“It’s time that the working class got on the offensive,” said Sanders, who received loud applause from the audience. In a written statement, the union’s president, Peter Knowlton, called Sanders “unafraid to challenge Corporate America’s stranglehold on our economy.”
The organization, which represents some 35,000 workers, is only the second national union to make an endorsement in the primary. The International Association of Fire Fighters backed former vice president Joe Biden earlier this year. That union is much larger — it includes about 300,000 members in the United States and Canada.
Democratic hopefuls have been aggressively courting workers and unions by touting their support for a federal minimum wage of $15 per hour and their opposition to sweeping free trade agreements. Many Democrats hope embracing these platforms will help the party win back Wisconsin, Michigan and Pennsylvania, three states key to Trump’s 2016 win.
But major labor unions are taking their time to vet the Democratic hopefuls and appear far from settled on who to support. At the moment, no candidate has established dominance in the labor community, a dynamic that mirrors the competitive and crowded primary overall.
It also marks a shift from four years ago, when powerful unions weighed in earlier and largely lined up behind the eventual nominee, Hillary Clinton, who fended off a stronger than expected challenge from Sanders.
“I am sure we will endorse a candidate,” said Randi Weingarten, the president of the American Federation of Teachers, an influential union that endorsed Clinton in July of 2015. “The question becomes when, and I don’t know the answer to that question yet.”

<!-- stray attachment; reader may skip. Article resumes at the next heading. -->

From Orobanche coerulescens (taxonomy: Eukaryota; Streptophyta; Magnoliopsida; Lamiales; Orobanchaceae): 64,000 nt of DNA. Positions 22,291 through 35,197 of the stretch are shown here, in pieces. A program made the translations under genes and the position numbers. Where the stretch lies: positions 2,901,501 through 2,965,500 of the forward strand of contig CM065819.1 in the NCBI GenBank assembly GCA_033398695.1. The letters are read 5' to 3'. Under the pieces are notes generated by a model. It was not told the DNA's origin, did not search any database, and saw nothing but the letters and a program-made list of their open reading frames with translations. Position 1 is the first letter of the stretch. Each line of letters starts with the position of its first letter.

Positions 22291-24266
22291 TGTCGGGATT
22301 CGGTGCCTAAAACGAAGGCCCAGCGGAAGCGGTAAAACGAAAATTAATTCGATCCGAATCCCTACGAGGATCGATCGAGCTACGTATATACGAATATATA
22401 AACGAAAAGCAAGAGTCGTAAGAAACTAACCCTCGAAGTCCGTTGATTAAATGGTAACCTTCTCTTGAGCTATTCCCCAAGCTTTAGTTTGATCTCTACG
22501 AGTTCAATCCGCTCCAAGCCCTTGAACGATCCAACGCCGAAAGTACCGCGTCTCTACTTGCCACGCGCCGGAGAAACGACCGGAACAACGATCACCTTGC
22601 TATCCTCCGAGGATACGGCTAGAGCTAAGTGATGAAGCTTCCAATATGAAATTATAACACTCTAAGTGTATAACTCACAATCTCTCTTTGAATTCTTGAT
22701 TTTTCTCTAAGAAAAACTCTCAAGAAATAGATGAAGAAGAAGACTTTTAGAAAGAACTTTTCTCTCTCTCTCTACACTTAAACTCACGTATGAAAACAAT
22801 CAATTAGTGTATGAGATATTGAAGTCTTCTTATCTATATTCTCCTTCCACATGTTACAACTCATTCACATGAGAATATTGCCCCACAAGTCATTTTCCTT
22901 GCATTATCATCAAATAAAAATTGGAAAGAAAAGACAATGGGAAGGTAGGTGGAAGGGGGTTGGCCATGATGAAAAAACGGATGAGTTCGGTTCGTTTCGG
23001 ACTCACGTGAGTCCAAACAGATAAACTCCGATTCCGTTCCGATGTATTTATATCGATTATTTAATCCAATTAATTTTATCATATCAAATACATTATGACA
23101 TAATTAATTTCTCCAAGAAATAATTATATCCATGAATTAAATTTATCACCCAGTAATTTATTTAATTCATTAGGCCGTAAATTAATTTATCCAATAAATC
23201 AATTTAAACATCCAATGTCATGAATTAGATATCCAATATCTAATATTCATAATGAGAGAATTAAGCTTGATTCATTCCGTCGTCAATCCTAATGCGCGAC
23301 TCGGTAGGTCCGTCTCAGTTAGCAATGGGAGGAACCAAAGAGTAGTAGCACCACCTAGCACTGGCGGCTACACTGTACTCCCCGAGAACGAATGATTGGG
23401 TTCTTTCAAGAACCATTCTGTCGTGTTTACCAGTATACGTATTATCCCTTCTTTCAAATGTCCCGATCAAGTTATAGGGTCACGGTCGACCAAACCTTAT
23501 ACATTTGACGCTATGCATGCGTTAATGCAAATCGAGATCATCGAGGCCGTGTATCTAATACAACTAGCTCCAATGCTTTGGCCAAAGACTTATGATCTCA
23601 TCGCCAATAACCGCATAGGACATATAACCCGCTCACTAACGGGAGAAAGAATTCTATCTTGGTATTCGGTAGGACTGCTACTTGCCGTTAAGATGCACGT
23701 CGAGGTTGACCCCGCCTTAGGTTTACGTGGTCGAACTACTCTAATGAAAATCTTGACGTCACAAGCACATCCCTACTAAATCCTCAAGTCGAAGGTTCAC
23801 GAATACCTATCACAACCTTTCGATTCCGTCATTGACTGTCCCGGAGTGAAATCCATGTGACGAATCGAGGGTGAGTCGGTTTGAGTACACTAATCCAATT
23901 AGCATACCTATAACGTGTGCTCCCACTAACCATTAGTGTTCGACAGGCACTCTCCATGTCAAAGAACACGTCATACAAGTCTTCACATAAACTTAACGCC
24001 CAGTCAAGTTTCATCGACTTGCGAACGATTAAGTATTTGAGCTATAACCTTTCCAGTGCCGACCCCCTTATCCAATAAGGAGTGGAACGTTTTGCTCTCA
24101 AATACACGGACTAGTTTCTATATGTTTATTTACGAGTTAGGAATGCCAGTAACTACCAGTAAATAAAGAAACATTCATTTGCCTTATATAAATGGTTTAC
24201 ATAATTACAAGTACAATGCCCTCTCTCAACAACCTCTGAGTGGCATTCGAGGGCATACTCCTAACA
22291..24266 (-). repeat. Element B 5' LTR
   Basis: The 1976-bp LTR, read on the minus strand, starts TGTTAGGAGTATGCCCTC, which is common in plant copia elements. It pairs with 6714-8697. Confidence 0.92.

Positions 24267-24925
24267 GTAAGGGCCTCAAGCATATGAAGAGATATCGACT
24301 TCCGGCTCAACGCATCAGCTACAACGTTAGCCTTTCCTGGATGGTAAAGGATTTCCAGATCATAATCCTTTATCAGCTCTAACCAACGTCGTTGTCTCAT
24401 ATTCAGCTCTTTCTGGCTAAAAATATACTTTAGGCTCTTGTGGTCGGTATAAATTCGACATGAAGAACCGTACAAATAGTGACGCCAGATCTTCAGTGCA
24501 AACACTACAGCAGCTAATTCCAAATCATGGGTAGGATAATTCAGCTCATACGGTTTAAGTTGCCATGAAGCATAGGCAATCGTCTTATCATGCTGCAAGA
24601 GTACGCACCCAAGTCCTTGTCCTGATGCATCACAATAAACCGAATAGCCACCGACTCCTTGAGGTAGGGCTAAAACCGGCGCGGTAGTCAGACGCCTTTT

Weingarten said her union might even wait until after next summer’s Democratic National Convention, where the party will officially pick its nominee.
The breadth of the Democratic field and conflicting loyalties to many candidates have complicated the endorsement process, labor officials have suggested.
“It’s both way more wide open this year, and I think a lot less likely that people are going to be getting a lot of union endorsements,” said Eddie Vale, a Democratic strategist who worked for the AFL-CIO, a coalition of dozens of unions.
While the power of unions to sway primary voters this election cycle is not yet clear, Democrats have pointed to several benefits of having the support of labor groups and their affiliated political organizations. Among other things, the groups have the resources to deploy ground organizers and run advertisements that reach voters beyond union members.
Sanders has intensified his efforts to appeal to unions and workers in recent weeks, releasing a proposal to expand their power and double union membership during his first four years in office. He has also shown solidarity with striking workers.
In addition, Sanders announced a key change to his Medicare-for-all insurance plan that would effectively give organized labor more negotiating power than other consumers. And in his speech in Pittsburgh on Monday, he took sharp aim at Trump, arguing his policies have been detrimental to the working class.